This time of year I love seeing big round bales of hay. Something about hay bales makes me feel good. Maybe it’s because I see man and nature assuring cattle and horses future meals. Maybe it’s because I stop and smell the hay.

The flowers you see here need no introduction. Nonetheless, I will give them one. They are stargazer lilies. Their fragrance is a subtle floral trace yet intoxicating and if their pollen touches a white blouse or shirt, it results in a yellow stain — one impossible to remove.

My family and I spent a week at the beach last week. We had a great time and did things tourists do. We hit seafood places and tourist traps. You know, places where folks buy overpriced T-shirts, coffee mugs, trinkets and sunshades. Get yourself a pair of cheap sunglasses as the song goes.

There’s something about being a writer that leads people to confide in you. Think about that a moment. Why tell a writer, a person who uses life itself as raw material your deepest secrets. But tell me they do, and sometimes their secrets break my heart.

For some time now, I’ve stepped back in time to write a book about the custom of taking a Sunday drive. A surprise often made driving an obscure road memorable. An interstate doesn’t serve up surprises unless it’s an accident so I take lesser roads whenever I can. The back roads provide a va…

Few people see them. Outside naturalists, conservationists, a few artists, photographers and writers, most people don’t even know they exist. William Bartram discovered them in his 18th century visit to the Savannah River — Rocky shoals spider lilies, a wondrous plant with deep green stems a…

When I got home six days later, the odometer said I had driven 940 miles, with a graduation foray to Raleigh thrown in as well. I first made a solo journey, a Sunday drive that lasted two pleasant days, rolling up a good many of those miles driving down North Carolina’s mountainous Highway 64.

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June 6, D-Day, is coming for two professors at the South Carolina Governor’s School for Science and Math. June 6 represents “Departure Day” for two professors who are retiring. SCGSSM, viewed from afar, is imposing, a fortress of learning. Within it, two teachers have long inspired learning …

You see some intriguing sights along the back roads. In my back road expeditions, I’ve come across ghost towns, ruins, forgotten cemeteries, log cabins, and country stores. I see some beautiful places, too. Among them, fields of sunflowers, waterfalls, whitewater rivers, rocky shoals spider …

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That line opens James Dickey’s poem, “Looking For The Buckhead Boys,” a dirge for those who move away but upon returning home hope to see old friends. When I go home, I hope to see just one old football teammate. I almost never do. They hide in their home, another town, or a cemetery. I migh…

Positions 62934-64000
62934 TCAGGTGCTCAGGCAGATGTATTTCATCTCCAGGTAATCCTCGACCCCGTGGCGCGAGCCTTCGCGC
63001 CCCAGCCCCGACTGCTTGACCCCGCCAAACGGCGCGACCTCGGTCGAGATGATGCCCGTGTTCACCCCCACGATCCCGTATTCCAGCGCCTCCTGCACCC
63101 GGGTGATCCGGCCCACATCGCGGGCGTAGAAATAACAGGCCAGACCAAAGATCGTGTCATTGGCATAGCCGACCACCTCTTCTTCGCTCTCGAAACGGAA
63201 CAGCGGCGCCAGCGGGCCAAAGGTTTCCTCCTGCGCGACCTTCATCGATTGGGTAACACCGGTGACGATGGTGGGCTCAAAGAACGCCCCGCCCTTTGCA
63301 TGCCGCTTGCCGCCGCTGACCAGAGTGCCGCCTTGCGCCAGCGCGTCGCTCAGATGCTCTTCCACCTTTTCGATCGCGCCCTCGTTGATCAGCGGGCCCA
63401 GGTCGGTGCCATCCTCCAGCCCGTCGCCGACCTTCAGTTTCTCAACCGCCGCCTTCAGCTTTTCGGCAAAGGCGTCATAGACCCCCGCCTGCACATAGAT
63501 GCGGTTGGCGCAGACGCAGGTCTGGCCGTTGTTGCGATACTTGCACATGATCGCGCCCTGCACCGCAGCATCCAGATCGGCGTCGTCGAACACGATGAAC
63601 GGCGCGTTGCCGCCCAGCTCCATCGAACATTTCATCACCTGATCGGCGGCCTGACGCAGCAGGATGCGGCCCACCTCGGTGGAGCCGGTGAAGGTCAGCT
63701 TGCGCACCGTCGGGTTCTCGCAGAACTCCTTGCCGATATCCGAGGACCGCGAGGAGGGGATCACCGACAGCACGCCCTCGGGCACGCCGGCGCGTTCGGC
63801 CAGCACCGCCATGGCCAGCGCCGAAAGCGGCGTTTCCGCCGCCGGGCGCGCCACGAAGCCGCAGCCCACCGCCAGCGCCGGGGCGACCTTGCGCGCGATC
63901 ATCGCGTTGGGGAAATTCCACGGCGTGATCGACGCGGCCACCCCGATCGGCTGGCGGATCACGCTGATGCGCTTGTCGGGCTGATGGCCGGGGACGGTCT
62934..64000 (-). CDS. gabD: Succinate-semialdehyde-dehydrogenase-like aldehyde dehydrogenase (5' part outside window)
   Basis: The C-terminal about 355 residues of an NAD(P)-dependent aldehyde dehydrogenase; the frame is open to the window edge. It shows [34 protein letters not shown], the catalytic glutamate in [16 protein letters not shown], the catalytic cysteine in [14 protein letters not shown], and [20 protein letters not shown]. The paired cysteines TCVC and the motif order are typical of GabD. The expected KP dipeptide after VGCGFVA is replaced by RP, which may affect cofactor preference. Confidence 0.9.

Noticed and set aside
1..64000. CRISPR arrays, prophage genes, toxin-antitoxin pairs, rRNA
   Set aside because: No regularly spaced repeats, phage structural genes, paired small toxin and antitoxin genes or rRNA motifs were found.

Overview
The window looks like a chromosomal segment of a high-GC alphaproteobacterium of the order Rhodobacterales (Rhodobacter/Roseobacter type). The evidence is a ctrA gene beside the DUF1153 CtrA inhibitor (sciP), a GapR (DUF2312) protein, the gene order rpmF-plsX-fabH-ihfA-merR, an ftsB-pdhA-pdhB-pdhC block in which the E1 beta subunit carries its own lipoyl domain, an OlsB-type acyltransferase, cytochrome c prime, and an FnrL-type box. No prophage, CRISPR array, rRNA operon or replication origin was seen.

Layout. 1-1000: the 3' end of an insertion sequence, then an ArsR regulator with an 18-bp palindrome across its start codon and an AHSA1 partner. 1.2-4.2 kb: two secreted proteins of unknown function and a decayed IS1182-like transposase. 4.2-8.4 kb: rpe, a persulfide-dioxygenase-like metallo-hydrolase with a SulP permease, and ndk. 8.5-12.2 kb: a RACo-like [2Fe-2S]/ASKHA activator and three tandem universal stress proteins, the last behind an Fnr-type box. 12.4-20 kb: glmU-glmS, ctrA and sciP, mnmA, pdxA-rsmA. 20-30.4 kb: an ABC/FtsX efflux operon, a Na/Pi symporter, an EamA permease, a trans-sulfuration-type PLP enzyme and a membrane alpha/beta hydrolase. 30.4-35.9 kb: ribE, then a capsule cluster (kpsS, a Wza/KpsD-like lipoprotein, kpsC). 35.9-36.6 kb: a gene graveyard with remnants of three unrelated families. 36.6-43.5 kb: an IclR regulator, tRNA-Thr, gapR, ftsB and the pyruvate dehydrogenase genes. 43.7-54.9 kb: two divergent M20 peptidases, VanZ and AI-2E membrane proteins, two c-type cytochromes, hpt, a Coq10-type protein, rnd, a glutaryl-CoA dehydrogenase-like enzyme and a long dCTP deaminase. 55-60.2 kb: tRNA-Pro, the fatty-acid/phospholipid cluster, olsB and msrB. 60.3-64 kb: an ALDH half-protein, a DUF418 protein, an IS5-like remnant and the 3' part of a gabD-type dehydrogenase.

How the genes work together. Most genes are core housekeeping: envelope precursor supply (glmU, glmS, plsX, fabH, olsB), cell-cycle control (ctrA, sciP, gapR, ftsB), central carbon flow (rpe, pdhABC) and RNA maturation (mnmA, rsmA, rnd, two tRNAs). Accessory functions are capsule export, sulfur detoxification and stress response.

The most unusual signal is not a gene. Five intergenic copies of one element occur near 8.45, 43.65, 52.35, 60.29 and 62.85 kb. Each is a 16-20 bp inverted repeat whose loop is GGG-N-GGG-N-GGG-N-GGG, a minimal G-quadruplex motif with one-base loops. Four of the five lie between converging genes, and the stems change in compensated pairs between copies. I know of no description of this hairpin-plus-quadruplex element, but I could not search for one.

In all my years of writing, I never stopped to write about an aspect of church we take for granted. I say we take it for granted because we do, but the folks who hew them from wood don’t. I imagine they love pews, those dark-stained wooden benches no church is without, even inactive, empty ones.

Family funerals are different from other funerals. A family funeral makes me drift. I look at the flowers and listen to the ministers and music but my mind wanders. I avoid looking at the casket, choosing to summon up memorable moments, like scenes in an old cinema. I remember the person in …

Editor’s Note: This story comes from “The Last Sunday Drive — Vanishing Southland,” due out fall 2019.

Springs creaking, Granddad’s maroon Ford jounces down Mom and Dad’s long dirt driveway. Its washouts make for a rough ride but that doesn’t stop Granddad. Here he comes selling Watkins products. His trembling hands pull a glass bottle of vanilla flavoring from a box, and whether it needs sha…

I took a deep breath and entered no man’s land, a hair salon. Dolly’s Salon, however, I would discover is not your ordinary salon. My muse, Memory, led me to write about this unusual salon in Edgefield. A classmate who did my mother’s hair for many years died. Each Thursday, Mom would go to …

I had to see it. I heard it was up North Carolina way, and with the aid of my son-in-law’s Garmin GPS I found it, the resting place of mules and horses. To see this poignant cemetery is to see how urban encroachment chews up farmland. To see it is to witness a changing Southland. Granite tom…

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Despite all those bygone years the memory remains. Having my photograph taken. That was a big deal before phones turned cameras. There I am, circa 1957, standing amid green and yellow clumps of daffodils. Dad posed me in their midst for my Easter photo. I stand just so lest I trample the ten…